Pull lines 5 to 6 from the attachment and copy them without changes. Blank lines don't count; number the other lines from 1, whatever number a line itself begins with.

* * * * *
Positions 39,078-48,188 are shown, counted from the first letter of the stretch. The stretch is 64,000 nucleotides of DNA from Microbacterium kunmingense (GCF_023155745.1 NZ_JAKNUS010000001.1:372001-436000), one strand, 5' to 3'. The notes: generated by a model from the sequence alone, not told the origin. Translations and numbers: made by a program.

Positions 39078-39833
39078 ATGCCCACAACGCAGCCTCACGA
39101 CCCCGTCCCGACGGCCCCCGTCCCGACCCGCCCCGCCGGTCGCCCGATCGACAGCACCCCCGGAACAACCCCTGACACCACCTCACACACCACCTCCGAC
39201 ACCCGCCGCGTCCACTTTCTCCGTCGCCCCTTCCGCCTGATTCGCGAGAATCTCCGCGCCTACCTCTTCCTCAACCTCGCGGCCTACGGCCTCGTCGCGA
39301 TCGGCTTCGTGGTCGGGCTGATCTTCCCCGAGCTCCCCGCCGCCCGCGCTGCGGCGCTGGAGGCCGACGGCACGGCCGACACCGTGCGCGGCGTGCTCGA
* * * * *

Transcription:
39201 ACCCGCCGCGTCCACTTTCTCCGTCGCCCCTTCCGCCTGATTCGCGAGAATCTCCGCGCCTACCTCTTCCTCAACCTCGCGGCCTACGGCCTCGTCGCGA
39301 TCGGCTTCGTGGTCGGGCTGATCTTCCCCGAGCTCCCCGCCGCCCGCGCTGCGGCGCTGGAGGCCGACGGCACGGCCGACACCGTGCGCGGCGTGCTCGA